German security officials have put forward a controversial counter-terrorism plan that includes measures such as banning full-face coverings for Muslim women and allowing intelligence agents to investigate children as young as 14.
The plan, seen by dpa on Wednesday, comprises 27 measures that also include increased video surveillance in public places, the recruitment of an additional 15,000 police officers and a ban on the sale of weapons to extremist suspects.
It was compiled by interior ministers at the state level, all of whom belong to Chancellor Angela Merkel's conservative political bloc, which is made up of her Christian Democratic Party (CDU) and the Bavarian Christian Social Union (CSU).
Speaking at a meeting with federal police officers in Bremen on Wednesday, Interior Minister Thomas de Maiziere - a member of Merkel's Christian Democrats - said that the plans were still being debated and that he did not agree with all of the proposed measures.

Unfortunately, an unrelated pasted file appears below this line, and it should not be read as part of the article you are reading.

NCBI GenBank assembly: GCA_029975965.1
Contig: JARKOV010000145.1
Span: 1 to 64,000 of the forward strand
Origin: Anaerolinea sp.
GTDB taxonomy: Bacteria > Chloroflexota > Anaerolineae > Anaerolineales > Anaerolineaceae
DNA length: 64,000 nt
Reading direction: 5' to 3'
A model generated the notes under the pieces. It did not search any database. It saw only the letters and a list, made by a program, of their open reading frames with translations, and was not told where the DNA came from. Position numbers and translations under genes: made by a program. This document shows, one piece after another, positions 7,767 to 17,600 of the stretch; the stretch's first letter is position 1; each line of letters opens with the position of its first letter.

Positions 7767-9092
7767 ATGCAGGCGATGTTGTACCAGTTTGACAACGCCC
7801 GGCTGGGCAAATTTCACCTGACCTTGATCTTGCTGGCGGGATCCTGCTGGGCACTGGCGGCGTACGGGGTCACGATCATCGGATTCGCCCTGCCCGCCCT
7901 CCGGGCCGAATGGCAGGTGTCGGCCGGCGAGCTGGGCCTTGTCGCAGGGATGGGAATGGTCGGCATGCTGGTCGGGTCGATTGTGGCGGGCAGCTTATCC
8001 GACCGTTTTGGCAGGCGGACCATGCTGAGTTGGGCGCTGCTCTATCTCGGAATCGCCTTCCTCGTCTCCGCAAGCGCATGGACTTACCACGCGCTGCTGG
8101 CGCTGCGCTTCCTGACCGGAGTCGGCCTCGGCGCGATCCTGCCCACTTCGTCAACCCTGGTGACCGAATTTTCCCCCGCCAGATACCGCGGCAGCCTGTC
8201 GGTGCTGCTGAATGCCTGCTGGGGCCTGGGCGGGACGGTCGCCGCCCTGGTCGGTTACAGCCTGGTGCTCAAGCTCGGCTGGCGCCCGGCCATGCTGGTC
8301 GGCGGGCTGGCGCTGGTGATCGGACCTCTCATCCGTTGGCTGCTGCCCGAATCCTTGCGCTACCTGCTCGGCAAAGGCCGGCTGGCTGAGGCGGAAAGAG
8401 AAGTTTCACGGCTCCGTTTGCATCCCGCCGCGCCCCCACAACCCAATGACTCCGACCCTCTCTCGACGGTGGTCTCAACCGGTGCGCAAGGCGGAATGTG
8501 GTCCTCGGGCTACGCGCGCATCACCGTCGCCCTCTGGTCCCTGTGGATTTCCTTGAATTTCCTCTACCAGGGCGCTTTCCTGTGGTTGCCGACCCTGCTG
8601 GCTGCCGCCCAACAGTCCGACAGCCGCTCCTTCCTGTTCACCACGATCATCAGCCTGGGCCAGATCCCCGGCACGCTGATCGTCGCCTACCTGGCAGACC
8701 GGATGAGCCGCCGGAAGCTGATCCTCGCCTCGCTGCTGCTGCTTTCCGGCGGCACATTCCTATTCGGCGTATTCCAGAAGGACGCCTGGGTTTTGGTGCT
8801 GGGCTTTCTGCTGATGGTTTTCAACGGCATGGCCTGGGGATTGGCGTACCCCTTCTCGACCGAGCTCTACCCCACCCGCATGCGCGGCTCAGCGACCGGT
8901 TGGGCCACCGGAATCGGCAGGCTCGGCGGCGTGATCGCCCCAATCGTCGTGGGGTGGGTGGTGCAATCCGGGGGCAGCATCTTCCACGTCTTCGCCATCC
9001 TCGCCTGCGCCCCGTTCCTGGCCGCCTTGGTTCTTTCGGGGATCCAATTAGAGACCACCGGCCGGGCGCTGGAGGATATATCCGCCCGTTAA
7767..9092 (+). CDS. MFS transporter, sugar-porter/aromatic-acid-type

Germany has been on high alert since four violent attacks in the space of one week last month - two of them claimed by Islamic State - left 12 people dead, three of them attackers.
Also on Wednesday, a German doctor's association expressed alarm about reported government plans to loosen patient confidentiality rules to make it easier for doctors to report planned crimes to authorities.
"The tense national security situation must not lead to hasty political and legislative measures," said Frank Ulrich Montgomery, head of the BaeK Bundesaerztekammer.
"Patient confidentiality serves to protect patients' right to privacy and is (enshrined in) the constitution," he said in response to a Bild newspaper report.
The Interior Ministry has declined to comment on the measure.